In 1997, the Asia-Pacific Economic Cooperation Summit was held in Vancouver at the UBC campus. During this summit a protest was held in the name of human rights, in which demonstrators exercised their right to free speech and freedom of assembly. The police, having no regard for these rights, responded to the protest by engaging in deviant conduct. A more detailed account surrounding this incident can be found in my first blog post.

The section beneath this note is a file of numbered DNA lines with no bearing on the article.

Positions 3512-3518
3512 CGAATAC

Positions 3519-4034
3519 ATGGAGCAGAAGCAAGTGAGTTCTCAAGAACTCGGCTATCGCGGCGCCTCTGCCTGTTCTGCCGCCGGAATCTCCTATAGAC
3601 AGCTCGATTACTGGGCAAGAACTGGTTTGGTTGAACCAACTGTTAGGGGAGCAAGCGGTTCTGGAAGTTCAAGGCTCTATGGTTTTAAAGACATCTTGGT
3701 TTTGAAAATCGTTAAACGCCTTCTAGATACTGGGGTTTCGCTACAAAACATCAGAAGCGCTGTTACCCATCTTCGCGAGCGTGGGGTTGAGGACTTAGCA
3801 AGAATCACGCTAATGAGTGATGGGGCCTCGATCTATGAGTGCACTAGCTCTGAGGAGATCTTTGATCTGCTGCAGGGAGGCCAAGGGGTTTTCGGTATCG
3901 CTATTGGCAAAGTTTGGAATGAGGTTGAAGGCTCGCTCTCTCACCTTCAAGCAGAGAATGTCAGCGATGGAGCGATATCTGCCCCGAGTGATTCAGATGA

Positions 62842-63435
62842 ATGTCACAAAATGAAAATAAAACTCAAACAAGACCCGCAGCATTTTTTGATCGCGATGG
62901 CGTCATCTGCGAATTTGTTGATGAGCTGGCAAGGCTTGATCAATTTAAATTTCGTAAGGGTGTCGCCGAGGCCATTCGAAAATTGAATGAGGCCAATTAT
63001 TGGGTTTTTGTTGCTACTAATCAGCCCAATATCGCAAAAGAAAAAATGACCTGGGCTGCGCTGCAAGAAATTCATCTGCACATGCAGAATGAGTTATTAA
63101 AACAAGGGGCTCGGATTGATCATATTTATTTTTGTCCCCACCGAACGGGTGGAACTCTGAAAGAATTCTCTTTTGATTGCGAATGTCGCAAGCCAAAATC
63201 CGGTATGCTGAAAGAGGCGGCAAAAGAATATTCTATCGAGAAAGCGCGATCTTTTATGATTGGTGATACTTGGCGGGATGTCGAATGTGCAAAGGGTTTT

The Charter of Rights and Freedoms was entrenched into the Canadian constitution in 1982. This Charter guarantees fundamental freedoms to everyone. According to the Charter, everyone has the right to freedom of thought and expression. Also, everyone has the right to freedom of peaceful assembly and freedom of association. To view the full contents of the Charter you can click here. During the 1997 Vancouver APEC summit, these fundamental freedoms which are guaranteed by the Charter were brushed under the mat by the police during their dealings with demonstrators. The APEC Commission which was assembled after complaints were made about RCMP conduct during the APEC summit found that the conduct of officers was inconsistent with the fundamental freedoms guaranteed by section 2 of the Charter. This final report could be found here. The question that needs to be asked is, who gave the officers orders to strip demonstrators of their fundamental freedoms? The answer to this question is simple when you look back at the history of similar events in Canada. The RCMP were given orders by the political sphere of Canada to strip protestors of their rights and engage in police deviance if the need arose. However, it is important to note that this accusation of political interference has always been denied by the police and the politicians during this and similar events in history.